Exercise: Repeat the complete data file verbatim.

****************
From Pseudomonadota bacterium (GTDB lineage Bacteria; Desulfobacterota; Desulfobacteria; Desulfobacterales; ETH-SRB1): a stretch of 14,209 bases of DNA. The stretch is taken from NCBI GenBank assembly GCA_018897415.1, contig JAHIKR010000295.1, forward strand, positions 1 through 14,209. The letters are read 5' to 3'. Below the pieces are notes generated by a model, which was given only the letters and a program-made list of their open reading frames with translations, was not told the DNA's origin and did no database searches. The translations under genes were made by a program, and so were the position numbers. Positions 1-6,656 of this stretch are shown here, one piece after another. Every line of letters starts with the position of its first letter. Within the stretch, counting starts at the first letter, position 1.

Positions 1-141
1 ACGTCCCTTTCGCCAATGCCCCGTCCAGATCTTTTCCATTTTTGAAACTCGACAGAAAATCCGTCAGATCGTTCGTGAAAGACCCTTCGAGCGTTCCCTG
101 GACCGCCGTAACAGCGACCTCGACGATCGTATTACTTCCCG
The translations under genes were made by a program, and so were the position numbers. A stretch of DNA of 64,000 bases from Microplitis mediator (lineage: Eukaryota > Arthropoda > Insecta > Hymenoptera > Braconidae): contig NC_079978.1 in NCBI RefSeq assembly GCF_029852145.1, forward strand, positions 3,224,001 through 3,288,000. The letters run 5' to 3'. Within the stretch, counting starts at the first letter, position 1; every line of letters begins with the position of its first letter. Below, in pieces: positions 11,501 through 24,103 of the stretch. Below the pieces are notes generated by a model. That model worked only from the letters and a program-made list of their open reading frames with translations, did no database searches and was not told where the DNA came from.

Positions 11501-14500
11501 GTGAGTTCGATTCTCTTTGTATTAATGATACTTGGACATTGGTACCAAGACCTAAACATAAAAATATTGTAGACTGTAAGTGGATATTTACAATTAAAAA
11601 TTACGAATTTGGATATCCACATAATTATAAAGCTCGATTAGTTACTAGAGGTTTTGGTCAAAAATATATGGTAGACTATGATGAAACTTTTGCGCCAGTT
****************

From Pseudomonadota bacterium (GTDB lineage Bacteria; Desulfobacterota; Desulfobacteria; Desulfobacterales; ETH-SRB1): a stretch of 14,209 bases of DNA. The stretch is taken from NCBI GenBank assembly GCA_018897415.1, contig JAHIKR010000295.1, forward strand, positions 1 through 14,209. The letters are read 5' to 3'. Below the pieces are notes generated by a model, which was given only the letters and a program-made list of their open reading frames with translations, was not told the DNA's origin and did no database searches. The translations under genes were made by a program, and so were the position numbers. Positions 1-6,656 of this stretch are shown here, one piece after another. Every line of letters starts with the position of its first letter. Within the stretch, counting starts at the first letter, position 1.

Positions 1-141
1 ACGTCCCTTTCGCCAATGCCCCGTCCAGATCTTTTCCATTTTTGAAACTCGACAGAAAATCCGTCAGATCGTTCGTGAAAGACCCTTCGAGCGTTCCCTG
101 GACCGCCGTAACAGCGACCTCGACGATCGTATTACTTCCCG
The translations under genes were made by a program, and so were the position numbers. A stretch of DNA of 64,000 bases from Microplitis mediator (lineage: Eukaryota > Arthropoda > Insecta > Hymenoptera > Braconidae): contig NC_079978.1 in NCBI RefSeq assembly GCF_029852145.1, forward strand, positions 3,224,001 through 3,288,000. The letters run 5' to 3'. Within the stretch, counting starts at the first letter, position 1; every line of letters begins with the position of its first letter. Below, in pieces: positions 11,501 through 24,103 of the stretch. Below the pieces are notes generated by a model. That model worked only from the letters and a program-made list of their open reading frames with translations, did no database searches and was not told where the DNA came from.

Positions 11501-14500
11501 GTGAGTTCGATTCTCTTTGTATTAATGATACTTGGACATTGGTACCAAGACCTAAACATAAAAATATTGTAGACTGTAAGTGGATATTTACAATTAAAAA
11601 TTACGAATTTGGATATCCACATAATTATAAAGCTCGATTAGTTACTAGAGGTTTTGGTCAAAAATATATGGTAGACTATGATGAAACTTTTGCGCCAGTT